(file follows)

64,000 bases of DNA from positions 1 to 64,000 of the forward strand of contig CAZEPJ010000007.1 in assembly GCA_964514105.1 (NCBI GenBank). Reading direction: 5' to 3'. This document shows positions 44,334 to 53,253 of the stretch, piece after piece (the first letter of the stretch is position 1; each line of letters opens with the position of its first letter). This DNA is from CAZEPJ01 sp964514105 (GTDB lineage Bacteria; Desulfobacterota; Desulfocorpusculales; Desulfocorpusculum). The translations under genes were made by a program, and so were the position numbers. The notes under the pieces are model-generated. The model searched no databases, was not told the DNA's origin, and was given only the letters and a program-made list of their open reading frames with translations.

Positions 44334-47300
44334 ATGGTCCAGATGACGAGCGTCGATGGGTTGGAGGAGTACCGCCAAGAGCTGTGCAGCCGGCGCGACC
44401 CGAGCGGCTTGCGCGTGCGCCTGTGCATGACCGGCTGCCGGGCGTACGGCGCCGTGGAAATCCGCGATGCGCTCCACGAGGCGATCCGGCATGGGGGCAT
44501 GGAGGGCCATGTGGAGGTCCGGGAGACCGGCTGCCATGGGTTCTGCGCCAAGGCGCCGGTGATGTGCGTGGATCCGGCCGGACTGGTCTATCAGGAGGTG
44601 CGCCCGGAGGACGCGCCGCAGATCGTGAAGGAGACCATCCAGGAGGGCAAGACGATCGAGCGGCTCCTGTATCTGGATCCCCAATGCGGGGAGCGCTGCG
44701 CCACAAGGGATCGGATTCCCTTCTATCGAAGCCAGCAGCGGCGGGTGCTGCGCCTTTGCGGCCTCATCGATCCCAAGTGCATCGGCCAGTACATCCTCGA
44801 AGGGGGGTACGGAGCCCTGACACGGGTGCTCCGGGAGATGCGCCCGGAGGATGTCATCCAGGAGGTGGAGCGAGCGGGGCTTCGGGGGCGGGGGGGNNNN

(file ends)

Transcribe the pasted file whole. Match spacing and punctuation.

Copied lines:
64,000 bases of DNA from positions 1 to 64,000 of the forward strand of contig CAZEPJ010000007.1 in assembly GCA_964514105.1 (NCBI GenBank). Reading direction: 5' to 3'. This document shows positions 44,334 to 53,253 of the stretch, piece after piece (the first letter of the stretch is position 1; each line of letters opens with the position of its first letter). This DNA is from CAZEPJ01 sp964514105 (GTDB lineage Bacteria; Desulfobacterota; Desulfocorpusculales; Desulfocorpusculum). The translations under genes were made by a program, and so were the position numbers. The notes under the pieces are model-generated. The model searched no databases, was not told the DNA's origin, and was given only the letters and a program-made list of their open reading frames with translations.

Positions 44334-47300
44334 ATGGTCCAGATGACGAGCGTCGATGGGTTGGAGGAGTACCGCCAAGAGCTGTGCAGCCGGCGCGACC
44401 CGAGCGGCTTGCGCGTGCGCCTGTGCATGACCGGCTGCCGGGCGTACGGCGCCGTGGAAATCCGCGATGCGCTCCACGAGGCGATCCGGCATGGGGGCAT
44501 GGAGGGCCATGTGGAGGTCCGGGAGACCGGCTGCCATGGGTTCTGCGCCAAGGCGCCGGTGATGTGCGTGGATCCGGCCGGACTGGTCTATCAGGAGGTG
44601 CGCCCGGAGGACGCGCCGCAGATCGTGAAGGAGACCATCCAGGAGGGCAAGACGATCGAGCGGCTCCTGTATCTGGATCCCCAATGCGGGGAGCGCTGCG
44701 CCACAAGGGATCGGATTCCCTTCTATCGAAGCCAGCAGCGGCGGGTGCTGCGCCTTTGCGGCCTCATCGATCCCAAGTGCATCGGCCAGTACATCCTCGA
44801 AGGGGGGTACGGAGCCCTGACACGGGTGCTCCGGGAGATGCGCCCGGAGGATGTCATCCAGGAGGTGGAGCGAGCGGGGCTTCGGGGGCGGGGGGGNNNN